Vegetable Seed Saving: What You Need to Know

With vegetable seed saving, a few extra steps, and simple ones at that, will keep your garden growing next year.

| September/October 2010

Saving your own vegetable seeds is often the only sure way to hang onto your favorite tomato variety. It also keeps money in your pocket since you won’t have to buy new stock every season. Although it’s not terribly difficult, saving seed properly isn’t as simple as just harvesting the nicest fruit or vegetables and drying the seeds. Acquiring viable seeds requires a little forethought and preparation to ensure healthy crops in the future.

From hybrids to heirlooms

To start, you need to know the difference between hybrids, heirlooms and open-pollinated plants.

In general, when you’re saving seeds, use heirloom or open-pollinated varieties. There is an important difference between the two: Heirlooms are all open-pollinated plants, but not all open-pollinated plants are heirlooms.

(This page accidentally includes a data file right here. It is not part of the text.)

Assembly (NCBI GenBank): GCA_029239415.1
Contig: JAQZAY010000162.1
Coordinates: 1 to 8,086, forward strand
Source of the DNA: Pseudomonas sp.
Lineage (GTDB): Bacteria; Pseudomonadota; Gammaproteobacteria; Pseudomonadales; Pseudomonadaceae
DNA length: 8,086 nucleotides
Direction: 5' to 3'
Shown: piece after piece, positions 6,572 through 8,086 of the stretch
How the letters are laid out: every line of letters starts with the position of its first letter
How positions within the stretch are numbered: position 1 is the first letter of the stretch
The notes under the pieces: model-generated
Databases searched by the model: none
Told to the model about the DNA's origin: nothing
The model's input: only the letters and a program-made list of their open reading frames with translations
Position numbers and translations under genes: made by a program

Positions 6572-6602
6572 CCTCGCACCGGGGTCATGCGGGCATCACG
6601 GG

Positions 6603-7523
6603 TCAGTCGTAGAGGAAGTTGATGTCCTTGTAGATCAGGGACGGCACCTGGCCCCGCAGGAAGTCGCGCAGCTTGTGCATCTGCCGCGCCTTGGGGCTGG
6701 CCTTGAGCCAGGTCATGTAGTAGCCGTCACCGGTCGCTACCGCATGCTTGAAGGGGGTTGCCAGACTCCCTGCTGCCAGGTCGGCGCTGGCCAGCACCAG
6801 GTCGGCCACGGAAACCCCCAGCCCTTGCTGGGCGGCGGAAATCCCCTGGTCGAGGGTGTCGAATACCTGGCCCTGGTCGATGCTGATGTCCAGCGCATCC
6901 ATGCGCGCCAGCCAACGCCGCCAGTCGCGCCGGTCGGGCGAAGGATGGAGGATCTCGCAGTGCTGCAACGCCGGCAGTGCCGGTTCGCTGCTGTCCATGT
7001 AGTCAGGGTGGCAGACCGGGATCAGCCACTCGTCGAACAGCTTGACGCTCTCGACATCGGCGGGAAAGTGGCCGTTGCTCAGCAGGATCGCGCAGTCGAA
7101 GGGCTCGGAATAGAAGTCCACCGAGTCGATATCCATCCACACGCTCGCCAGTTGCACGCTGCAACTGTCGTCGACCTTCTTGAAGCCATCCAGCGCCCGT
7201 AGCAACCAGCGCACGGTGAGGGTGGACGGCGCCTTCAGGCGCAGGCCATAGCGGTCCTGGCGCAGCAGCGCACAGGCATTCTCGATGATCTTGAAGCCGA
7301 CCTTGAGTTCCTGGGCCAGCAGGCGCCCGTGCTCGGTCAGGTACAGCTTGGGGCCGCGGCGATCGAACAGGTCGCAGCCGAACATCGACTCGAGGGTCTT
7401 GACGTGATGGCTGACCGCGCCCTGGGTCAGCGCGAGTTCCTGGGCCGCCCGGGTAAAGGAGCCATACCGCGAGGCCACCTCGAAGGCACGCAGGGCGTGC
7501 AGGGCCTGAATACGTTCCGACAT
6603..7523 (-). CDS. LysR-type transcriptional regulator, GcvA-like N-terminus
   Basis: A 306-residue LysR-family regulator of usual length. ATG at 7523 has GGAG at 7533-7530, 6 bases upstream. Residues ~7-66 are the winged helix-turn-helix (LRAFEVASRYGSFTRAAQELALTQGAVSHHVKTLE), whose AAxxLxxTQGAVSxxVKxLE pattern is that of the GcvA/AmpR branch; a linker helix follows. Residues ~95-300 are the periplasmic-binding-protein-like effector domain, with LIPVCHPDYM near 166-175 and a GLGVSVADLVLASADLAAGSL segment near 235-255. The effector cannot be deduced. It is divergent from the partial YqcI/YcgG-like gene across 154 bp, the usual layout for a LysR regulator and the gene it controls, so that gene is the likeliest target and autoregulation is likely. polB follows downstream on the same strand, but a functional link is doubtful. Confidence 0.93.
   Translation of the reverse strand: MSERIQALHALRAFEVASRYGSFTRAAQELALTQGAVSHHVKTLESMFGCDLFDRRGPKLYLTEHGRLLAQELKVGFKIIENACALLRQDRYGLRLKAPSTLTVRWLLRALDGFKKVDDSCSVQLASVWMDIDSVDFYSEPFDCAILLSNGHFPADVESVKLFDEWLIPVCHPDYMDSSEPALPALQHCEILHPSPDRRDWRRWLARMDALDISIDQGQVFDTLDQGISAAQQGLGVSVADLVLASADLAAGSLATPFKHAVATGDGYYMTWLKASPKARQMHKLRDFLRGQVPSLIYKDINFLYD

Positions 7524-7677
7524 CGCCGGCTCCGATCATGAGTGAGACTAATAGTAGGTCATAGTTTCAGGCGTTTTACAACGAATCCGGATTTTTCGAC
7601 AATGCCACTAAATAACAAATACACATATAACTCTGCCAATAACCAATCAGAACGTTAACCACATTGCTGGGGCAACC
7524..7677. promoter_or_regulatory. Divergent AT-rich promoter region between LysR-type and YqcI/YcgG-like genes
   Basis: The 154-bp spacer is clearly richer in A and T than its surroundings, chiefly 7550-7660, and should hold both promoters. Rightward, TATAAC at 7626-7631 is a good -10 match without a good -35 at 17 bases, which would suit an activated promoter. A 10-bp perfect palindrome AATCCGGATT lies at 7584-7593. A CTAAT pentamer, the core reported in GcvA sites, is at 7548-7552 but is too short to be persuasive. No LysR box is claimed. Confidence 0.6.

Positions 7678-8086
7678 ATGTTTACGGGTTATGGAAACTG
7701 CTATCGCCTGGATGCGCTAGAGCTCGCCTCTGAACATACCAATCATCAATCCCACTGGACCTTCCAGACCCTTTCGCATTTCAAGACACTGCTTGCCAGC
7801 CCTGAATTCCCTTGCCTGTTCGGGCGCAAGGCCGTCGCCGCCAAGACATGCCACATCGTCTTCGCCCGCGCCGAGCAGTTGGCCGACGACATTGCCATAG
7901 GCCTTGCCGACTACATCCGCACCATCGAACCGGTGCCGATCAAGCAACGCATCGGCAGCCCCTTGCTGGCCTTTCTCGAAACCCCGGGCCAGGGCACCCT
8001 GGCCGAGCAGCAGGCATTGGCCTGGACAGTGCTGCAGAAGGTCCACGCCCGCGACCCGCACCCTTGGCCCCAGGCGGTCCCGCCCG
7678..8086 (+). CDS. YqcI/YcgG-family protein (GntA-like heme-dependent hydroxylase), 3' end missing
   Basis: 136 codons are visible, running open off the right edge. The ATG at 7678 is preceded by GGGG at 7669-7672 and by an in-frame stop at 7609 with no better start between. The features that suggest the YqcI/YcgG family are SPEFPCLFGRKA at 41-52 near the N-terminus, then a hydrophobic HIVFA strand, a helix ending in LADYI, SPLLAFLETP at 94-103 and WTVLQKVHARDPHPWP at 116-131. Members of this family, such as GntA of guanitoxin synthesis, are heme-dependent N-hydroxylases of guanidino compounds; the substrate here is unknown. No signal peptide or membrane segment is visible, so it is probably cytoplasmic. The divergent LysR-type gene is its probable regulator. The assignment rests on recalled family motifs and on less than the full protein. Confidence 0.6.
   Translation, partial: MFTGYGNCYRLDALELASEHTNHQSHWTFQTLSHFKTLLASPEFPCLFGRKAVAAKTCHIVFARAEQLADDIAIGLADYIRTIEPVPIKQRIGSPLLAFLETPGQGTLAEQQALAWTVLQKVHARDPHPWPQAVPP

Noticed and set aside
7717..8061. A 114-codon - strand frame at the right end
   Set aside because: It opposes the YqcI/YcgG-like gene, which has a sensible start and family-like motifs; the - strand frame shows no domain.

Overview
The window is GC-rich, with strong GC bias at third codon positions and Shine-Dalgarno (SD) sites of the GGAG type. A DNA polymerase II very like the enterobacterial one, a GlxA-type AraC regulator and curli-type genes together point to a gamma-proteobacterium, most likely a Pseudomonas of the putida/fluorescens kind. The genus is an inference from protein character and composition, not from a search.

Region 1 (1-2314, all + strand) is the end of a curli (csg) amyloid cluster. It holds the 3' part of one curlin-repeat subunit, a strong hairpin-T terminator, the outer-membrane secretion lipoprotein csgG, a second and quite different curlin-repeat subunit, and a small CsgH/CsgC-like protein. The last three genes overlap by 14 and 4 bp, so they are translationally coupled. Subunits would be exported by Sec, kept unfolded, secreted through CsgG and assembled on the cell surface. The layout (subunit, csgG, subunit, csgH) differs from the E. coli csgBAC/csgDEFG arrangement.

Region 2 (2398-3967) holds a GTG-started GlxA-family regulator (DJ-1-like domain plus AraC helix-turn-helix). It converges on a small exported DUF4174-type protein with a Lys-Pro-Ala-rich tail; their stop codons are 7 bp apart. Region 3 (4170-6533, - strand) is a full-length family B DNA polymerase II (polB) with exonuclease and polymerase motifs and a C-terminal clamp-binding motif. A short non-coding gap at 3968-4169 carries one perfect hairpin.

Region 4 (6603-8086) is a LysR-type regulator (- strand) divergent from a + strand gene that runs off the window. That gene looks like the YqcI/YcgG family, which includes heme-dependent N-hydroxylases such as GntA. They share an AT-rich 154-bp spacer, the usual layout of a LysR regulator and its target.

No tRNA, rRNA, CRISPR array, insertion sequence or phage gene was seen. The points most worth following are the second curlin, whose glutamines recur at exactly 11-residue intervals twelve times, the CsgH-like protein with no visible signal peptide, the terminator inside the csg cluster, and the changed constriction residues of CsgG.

An open-pollinated plant is naturally pollinated (by animals or wind) and produces a new generation representative of parent plants. Such varieties breed true as long as the parent plants are isolated from cross-pollination with other varieties or closely related species.

The definition of an heirloom is a little more challenging to pinpoint. Typically, heirlooms are open-pollinated varieties that have been around for at least 50 years and often have origins in a particular region or climate. Some say heirlooms shouldn’t be commercially available, yet they’re gaining such popularity with home growers (because of legendary flavor and adaptation to regional growing conditions) that seed companies are offering increasingly larger selections each year.

Hybrids result when two specific varieties or cultivars are cross-pollinated, a process that can occur naturally and with human manipulation. Breeders have long known that hybridization is an efficient way to combine the best traits of different varieties into a single plant.

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